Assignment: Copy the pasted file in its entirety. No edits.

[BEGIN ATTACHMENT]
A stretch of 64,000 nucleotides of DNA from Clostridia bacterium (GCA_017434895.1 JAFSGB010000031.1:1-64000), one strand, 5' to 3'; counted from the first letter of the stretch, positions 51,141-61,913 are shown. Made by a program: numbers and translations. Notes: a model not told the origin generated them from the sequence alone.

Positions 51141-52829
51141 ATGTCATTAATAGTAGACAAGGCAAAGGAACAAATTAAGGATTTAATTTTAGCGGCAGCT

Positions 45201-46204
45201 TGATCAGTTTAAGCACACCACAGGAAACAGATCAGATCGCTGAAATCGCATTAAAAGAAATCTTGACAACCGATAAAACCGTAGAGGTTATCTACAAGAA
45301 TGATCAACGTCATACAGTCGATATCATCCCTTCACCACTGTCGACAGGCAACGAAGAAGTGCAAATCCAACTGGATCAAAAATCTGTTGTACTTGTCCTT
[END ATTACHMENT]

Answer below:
A stretch of 64,000 nucleotides of DNA from Clostridia bacterium (GCA_017434895.1 JAFSGB010000031.1:1-64000), one strand, 5' to 3'; counted from the first letter of the stretch, positions 51,141-61,913 are shown. Made by a program: numbers and translations. Notes: a model not told the origin generated them from the sequence alone.

Positions 51141-52829
51141 ATGTCATTAATAGTAGACAAGGCAAAGGAACAAATTAAGGATTTAATTTTAGCGGCAGCT

Positions 45201-46204
45201 TGATCAGTTTAAGCACACCACAGGAAACAGATCAGATCGCTGAAATCGCATTAAAAGAAATCTTGACAACCGATAAAACCGTAGAGGTTATCTACAAGAA
45301 TGATCAACGTCATACAGTCGATATCATCCCTTCACCACTGTCGACAGGCAACGAAGAAGTGCAAATCCAACTGGATCAAAAATCTGTTGTACTTGTCCTT